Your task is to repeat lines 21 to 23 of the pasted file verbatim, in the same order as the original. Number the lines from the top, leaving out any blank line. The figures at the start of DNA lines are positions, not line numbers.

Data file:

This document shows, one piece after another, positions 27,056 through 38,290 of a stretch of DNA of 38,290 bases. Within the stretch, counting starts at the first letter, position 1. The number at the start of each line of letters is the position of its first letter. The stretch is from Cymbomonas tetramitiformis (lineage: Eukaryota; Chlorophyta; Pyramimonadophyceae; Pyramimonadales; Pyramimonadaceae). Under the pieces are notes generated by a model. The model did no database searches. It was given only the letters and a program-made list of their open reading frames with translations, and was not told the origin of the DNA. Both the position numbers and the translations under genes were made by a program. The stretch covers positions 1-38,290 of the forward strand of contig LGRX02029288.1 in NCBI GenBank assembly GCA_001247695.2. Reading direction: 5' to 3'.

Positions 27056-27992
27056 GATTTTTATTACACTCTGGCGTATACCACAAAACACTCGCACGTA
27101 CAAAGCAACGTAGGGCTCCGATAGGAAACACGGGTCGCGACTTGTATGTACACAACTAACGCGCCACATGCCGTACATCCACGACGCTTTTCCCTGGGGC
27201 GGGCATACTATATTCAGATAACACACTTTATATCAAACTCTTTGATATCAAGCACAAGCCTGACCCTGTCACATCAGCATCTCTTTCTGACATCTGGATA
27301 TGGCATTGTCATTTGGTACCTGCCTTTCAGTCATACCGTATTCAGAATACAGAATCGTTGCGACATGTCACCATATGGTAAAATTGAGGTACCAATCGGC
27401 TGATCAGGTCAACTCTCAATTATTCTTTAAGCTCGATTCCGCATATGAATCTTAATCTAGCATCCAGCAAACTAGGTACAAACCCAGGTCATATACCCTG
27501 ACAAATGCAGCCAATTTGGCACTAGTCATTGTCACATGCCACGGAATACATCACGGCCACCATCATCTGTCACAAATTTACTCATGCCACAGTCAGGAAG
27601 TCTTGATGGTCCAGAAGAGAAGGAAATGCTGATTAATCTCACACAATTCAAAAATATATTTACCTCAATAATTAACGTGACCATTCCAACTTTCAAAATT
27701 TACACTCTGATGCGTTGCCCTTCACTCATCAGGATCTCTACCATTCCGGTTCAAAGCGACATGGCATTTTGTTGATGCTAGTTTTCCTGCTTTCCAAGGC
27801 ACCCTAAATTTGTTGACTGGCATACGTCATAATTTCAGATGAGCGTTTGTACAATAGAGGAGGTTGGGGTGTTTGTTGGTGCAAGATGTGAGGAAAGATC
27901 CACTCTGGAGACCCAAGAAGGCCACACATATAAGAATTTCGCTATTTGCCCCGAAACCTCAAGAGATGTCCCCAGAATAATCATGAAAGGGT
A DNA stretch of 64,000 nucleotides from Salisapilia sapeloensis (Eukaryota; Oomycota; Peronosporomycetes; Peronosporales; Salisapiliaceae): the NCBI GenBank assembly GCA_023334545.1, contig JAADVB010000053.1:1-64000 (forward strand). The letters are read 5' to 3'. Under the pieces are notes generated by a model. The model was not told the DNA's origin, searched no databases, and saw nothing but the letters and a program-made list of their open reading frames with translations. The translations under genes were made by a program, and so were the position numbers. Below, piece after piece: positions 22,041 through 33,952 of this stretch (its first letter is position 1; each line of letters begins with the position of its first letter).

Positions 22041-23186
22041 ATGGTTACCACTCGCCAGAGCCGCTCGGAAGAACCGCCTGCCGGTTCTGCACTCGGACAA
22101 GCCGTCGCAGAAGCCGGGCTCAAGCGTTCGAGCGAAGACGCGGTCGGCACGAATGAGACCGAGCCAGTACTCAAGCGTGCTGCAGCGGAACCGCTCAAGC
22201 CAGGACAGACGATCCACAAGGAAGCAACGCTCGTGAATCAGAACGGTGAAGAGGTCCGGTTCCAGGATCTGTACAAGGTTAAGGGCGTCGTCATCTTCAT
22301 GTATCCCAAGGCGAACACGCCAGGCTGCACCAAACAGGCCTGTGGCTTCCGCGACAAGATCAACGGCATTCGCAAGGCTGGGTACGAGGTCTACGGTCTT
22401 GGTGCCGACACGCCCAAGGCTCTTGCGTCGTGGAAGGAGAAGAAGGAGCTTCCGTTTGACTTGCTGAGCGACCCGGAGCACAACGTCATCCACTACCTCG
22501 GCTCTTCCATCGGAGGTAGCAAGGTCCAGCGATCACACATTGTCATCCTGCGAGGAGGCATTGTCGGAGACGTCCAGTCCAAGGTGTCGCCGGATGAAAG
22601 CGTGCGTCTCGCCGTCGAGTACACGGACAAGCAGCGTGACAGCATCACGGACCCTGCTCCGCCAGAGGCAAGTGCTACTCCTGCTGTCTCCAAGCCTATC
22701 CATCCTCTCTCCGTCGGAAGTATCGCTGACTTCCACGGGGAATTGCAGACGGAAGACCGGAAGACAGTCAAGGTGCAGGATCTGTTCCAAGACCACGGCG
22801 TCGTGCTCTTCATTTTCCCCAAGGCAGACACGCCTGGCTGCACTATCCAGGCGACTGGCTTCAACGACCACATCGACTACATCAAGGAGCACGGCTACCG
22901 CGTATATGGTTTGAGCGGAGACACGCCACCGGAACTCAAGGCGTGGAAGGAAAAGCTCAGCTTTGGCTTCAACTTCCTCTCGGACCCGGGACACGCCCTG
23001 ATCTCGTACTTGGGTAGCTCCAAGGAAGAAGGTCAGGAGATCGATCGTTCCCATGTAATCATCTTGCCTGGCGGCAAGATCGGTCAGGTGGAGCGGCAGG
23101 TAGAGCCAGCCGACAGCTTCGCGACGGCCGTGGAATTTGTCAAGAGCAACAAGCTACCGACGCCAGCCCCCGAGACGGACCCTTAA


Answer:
22601 CGTGCGTCTCGCCGTCGAGTACACGGACAAGCAGCGTGACAGCATCACGGACCCTGCTCCGCCAGAGGCAAGTGCTACTCCTGCTGTCTCCAAGCCTATC
22701 CATCCTCTCTCCGTCGGAAGTATCGCTGACTTCCACGGGGAATTGCAGACGGAAGACCGGAAGACAGTCAAGGTGCAGGATCTGTTCCAAGACCACGGCG
22801 TCGTGCTCTTCATTTTCCCCAAGGCAGACACGCCTGGCTGCACTATCCAGGCGACTGGCTTCAACGACCACATCGACTACATCAAGGAGCACGGCTACCG